This concept of the Male Gaze is quite visible in the film as the protagonist; Baby doll has been dressed in an appealing high school outfit with two pony tails giving a Barbie doll feel to the viewers. This creates attraction for the male viewers as analyzed by Laura Mulvey that males within the narrative are shown looking at and usually lusting after female characters. It could be through the lens of the movie camera, which lingers on a woman in scopophilic fashion which is shown in the film as others are dressed in cleavage-revealing outfits as well as wearing transparent skin tights. These women are dressed provokingly when they are in the Bordello and gets even intense when these girls try to get the four elements for escaping and the way they are seen as objects by men. They are prostitutes and are dressed attractively. However, their body is not too objectified through close-ups but at some places females are indulged in engaging the men’s attention such as when Baby doll started to dance in front of a wealthy orderly customer wearing a small top with cleavage reveling and panty’s underneath due to which the male gaze theory is applied and simultaneously another female is sitting on him to fulfill the desire. Through this, Laura Mulvey’s theory of visual pleasure can be depicted as the desire of the male audience who are invited to stare at appealing women on the screen and enjoy the desire of their fantasies through them. In the film, the main subtext behind this is that women throughout the film are being looked upon as a commodity on display where customers come, use them and throw them away as if they have no life and no dreams. The males gaze at them and objectify their body parts. They see women as objects to satisfy the active male desires to stare at the female character.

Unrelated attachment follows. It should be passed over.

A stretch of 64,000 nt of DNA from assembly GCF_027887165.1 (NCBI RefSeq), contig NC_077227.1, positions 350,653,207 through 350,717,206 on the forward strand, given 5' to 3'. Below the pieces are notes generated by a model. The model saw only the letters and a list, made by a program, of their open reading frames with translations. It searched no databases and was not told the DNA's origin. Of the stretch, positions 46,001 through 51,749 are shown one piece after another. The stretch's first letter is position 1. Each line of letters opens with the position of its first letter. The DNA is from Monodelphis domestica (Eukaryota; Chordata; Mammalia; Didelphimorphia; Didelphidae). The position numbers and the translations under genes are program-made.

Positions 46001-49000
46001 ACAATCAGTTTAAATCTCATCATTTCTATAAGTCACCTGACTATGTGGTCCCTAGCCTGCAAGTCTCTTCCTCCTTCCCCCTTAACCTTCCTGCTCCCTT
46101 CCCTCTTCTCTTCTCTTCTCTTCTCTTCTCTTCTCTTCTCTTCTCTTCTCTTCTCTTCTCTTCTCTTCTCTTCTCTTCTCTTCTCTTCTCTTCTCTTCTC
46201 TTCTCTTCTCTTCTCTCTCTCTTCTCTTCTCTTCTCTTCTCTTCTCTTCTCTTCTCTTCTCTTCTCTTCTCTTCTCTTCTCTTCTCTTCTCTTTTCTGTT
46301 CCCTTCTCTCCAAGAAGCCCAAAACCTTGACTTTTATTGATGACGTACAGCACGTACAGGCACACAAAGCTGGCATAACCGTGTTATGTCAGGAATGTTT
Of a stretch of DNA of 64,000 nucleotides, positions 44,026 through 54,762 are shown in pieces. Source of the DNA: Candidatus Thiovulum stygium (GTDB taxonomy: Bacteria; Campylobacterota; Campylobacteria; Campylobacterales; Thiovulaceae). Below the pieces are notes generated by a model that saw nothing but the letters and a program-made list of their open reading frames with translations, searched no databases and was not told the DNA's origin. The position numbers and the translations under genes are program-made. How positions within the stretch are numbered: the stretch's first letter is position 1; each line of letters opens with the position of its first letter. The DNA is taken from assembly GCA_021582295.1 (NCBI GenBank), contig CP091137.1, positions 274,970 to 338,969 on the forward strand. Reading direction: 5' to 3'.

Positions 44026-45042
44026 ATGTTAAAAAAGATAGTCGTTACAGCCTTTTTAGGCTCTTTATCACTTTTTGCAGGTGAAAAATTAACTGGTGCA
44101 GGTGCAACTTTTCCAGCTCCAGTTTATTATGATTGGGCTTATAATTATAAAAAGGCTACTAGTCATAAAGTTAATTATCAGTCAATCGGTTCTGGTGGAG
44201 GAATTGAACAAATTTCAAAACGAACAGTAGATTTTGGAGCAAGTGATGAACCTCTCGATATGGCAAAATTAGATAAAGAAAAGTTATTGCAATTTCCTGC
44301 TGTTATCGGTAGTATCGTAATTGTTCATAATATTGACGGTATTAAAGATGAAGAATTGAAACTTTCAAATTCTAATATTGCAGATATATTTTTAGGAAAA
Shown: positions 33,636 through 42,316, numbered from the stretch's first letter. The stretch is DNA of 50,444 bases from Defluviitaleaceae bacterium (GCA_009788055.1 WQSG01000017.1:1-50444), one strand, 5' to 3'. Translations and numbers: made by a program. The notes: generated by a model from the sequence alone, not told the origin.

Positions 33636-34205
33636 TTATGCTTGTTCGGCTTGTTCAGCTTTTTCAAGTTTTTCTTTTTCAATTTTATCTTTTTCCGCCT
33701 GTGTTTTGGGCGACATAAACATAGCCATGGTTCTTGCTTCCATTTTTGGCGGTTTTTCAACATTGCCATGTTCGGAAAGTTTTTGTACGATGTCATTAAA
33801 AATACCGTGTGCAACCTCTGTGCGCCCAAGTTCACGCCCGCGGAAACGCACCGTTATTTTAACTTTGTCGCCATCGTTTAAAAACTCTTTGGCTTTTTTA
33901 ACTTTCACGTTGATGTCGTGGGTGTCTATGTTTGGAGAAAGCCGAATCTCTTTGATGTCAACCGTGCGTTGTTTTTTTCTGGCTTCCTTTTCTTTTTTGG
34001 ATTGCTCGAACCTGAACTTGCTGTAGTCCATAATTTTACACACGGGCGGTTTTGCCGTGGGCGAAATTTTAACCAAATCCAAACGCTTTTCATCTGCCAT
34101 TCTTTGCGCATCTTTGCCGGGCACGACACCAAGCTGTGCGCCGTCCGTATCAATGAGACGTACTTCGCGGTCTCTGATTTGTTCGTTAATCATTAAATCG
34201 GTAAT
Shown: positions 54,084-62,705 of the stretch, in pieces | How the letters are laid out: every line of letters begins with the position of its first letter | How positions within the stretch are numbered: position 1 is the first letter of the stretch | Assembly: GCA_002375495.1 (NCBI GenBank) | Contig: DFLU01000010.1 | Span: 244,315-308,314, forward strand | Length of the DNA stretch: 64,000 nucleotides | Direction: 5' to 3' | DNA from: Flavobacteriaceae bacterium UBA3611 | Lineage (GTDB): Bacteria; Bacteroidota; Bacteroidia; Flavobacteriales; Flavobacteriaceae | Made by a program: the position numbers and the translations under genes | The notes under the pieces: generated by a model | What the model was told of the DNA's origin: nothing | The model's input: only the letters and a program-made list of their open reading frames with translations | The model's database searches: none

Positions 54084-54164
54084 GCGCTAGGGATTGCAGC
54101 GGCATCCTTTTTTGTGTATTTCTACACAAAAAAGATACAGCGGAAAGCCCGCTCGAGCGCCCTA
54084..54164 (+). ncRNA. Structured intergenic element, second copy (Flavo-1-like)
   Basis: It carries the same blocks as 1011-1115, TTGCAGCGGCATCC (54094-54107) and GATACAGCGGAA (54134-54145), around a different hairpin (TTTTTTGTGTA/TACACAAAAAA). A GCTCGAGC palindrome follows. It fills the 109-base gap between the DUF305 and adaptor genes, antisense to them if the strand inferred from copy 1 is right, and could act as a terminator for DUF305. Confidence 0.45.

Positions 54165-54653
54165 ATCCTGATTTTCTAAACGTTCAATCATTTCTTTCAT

Throughout this film, women have been portrayed as inferior to men because the storyline was made in this way. However, at certain levels the film has shown women powerful such as when Baby doll is forced to dance for the first time in front of everyone, she becomes so stressed as she is unwilling to show her self being sexually gazed in that atmosphere. But, another female head shown dominant who grooms other girls, motivates her to show the world herself and tells her that she can do it. Due to which Baby doll closes her eyes and takes her in another fantasy world where she is portrayed herself as a woman fighter with weapons in her hands and fights the evil which is stopping her to escape.